Finding the right location for your film – whether it’s corporate or brand, TV or film, can make all the difference. So we’ve put together some top tips of things to look out for and keep in mind when your scouting for your next film set.

  1. Do your homework. A few websites worth checking out are Locations Hub, Flickr Map Search and Shot Hotspot. The first is a website dedicated to filming locations rather than photography locations (so noise and traffic are factored in). On Flickr user can see where photos were shot on a detailed map. So you can search by keywords, find images of them and then find out where these locations are. Shot Hotspot is for photographers but has a whole range of locations which you can refine by landscape, architecture, water etc. You can also visit the local film commission website to search for detailed maps and photos of local filming areas and shooting locations.
  2. Go and see it. Pictures can say a thousand words, but they can also be inaccurate. They might be old, warp the shape of the room or be taken at a different time of year to when you are shooting. Take lots of pictures whilst you’re there, to share with the rest of the team. If you’re using natural light, make sure you visit the venue at the time you’ll be shooting to see how the venue looks at that time of day.
  3. Accessibility. Are you working with anyone with accessibility needs? Then you’ll need to ensure that the space that you find is suitable for them. More generally if the space is in a very remote location this might make it difficult for people without cars to get to.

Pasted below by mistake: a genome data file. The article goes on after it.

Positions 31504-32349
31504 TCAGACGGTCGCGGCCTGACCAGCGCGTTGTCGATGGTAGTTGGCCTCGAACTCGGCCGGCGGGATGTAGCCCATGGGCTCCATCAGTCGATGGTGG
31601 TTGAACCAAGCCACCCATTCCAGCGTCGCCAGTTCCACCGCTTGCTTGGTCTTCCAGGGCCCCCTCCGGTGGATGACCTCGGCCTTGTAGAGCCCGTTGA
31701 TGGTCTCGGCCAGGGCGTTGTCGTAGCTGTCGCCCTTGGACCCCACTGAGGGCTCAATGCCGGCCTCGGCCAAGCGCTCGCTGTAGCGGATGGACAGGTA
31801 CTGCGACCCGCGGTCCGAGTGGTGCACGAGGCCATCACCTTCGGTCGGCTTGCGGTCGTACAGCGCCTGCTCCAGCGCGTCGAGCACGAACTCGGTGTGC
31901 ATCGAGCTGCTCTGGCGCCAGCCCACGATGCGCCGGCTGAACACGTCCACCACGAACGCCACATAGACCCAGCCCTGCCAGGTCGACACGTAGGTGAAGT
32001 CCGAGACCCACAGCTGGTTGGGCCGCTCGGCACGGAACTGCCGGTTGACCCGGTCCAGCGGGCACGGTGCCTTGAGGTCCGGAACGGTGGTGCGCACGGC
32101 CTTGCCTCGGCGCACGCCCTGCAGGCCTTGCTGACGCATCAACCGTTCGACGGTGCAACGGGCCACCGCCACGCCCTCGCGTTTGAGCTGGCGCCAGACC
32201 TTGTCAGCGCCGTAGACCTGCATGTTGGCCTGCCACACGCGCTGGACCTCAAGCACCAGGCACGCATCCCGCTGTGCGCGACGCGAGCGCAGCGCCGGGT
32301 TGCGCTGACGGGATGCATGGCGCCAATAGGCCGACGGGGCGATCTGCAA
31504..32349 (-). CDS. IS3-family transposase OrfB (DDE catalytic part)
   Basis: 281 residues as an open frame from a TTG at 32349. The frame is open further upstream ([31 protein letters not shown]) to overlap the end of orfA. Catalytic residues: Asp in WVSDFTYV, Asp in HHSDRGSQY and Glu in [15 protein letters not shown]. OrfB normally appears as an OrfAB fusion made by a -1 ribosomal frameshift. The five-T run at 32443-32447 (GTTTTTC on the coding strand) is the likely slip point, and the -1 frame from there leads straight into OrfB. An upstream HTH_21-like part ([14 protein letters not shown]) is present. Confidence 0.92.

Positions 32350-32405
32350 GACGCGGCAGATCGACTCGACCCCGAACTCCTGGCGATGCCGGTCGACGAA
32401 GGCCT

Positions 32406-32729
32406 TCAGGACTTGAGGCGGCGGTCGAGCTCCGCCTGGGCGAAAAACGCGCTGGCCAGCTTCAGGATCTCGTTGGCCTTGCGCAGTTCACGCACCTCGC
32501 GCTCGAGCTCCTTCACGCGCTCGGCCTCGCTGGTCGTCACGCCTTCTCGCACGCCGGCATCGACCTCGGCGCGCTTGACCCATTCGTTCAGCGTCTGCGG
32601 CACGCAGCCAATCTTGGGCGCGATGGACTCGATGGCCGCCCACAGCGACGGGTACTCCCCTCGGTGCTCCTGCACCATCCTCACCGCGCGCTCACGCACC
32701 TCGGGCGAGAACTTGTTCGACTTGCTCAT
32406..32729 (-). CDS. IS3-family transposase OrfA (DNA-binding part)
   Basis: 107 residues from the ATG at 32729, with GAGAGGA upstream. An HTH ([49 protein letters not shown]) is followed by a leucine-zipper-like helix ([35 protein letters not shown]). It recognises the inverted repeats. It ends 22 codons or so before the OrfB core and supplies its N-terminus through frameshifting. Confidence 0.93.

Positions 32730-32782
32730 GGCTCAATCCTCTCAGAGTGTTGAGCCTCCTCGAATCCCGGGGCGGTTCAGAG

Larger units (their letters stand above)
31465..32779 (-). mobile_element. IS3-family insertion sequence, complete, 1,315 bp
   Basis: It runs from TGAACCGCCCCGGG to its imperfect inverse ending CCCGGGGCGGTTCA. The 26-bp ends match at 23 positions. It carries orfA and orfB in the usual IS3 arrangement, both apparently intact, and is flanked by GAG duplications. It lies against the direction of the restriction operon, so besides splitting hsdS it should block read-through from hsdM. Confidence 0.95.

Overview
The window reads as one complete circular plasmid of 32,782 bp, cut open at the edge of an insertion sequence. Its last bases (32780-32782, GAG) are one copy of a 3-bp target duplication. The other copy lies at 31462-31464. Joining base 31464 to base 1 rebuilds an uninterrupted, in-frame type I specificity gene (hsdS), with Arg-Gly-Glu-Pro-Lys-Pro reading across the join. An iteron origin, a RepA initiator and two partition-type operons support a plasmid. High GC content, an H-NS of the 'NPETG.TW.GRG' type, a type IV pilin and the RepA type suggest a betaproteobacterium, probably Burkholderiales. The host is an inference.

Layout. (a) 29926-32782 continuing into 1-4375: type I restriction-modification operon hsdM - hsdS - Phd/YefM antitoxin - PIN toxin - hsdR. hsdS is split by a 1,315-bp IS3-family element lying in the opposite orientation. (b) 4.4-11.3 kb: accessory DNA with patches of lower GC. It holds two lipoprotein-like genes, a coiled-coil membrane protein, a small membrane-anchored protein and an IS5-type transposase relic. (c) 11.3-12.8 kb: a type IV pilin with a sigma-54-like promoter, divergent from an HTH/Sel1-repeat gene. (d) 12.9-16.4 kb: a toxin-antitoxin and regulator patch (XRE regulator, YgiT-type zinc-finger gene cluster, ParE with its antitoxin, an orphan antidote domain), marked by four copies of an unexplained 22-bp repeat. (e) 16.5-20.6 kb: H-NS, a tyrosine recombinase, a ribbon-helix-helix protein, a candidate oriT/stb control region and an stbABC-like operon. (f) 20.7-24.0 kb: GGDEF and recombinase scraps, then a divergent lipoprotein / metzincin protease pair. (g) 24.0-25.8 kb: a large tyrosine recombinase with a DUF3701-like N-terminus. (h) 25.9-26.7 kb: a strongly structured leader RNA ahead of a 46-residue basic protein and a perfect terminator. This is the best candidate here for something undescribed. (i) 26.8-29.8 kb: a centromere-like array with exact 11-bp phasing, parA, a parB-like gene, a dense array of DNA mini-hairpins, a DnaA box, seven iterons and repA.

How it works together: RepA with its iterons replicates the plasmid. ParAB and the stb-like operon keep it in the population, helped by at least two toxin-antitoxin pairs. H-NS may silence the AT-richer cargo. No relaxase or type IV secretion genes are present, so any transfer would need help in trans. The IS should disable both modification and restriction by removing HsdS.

4. Noise. While you’re visiting your location talk, shout, clap, sing and so on to get a measure of the acoustics of the space. Find out if you’re near a flight path which would mean regular airplane noise. If you’re shooting somewhere busy, take the background noise into consideration.
  5. Lighting. Will you be using natural light or artificial light? How much you can control the light in a space is something all filmmakers need to consider, whether it’s blocking out natural light in rooms or ensuring enough natural light can make its way into the space. If you’re not using natural light, you might be able to make the most of venues that are only available at night time so that’s something to consider too.
  6. Versatility. If your film is all taking place in one room ignore this one. But if you’d like your film to take place across a couple of different spaces, you can really help yourself if you can find a venue that has lots of these spaces inside. Depending on the scale of the production you’ll also need to think about space for catering, dressing rooms for actors/ interviewees.
  7. Logistics. Of course you want to keep your film in mind, but you also need to consider the logistical bits: is there a bathroom? Is there storage for equipment if that’s required? Is there power? Is there parking?
  8. Budget. If you’re working to a very limited budget then this can limit your options. Think about what you and the people around you have available to you. Don’t be afraid to ask local, unusual spaces that might not have been used in that way before –  the worst they can do is say no.  Think creatively about the spaces around you too. What could you do to turn that corridor in the local library into a hospital corridor, for example?


Check out some more resources below:

5 Tips for Finding a Great Film Location


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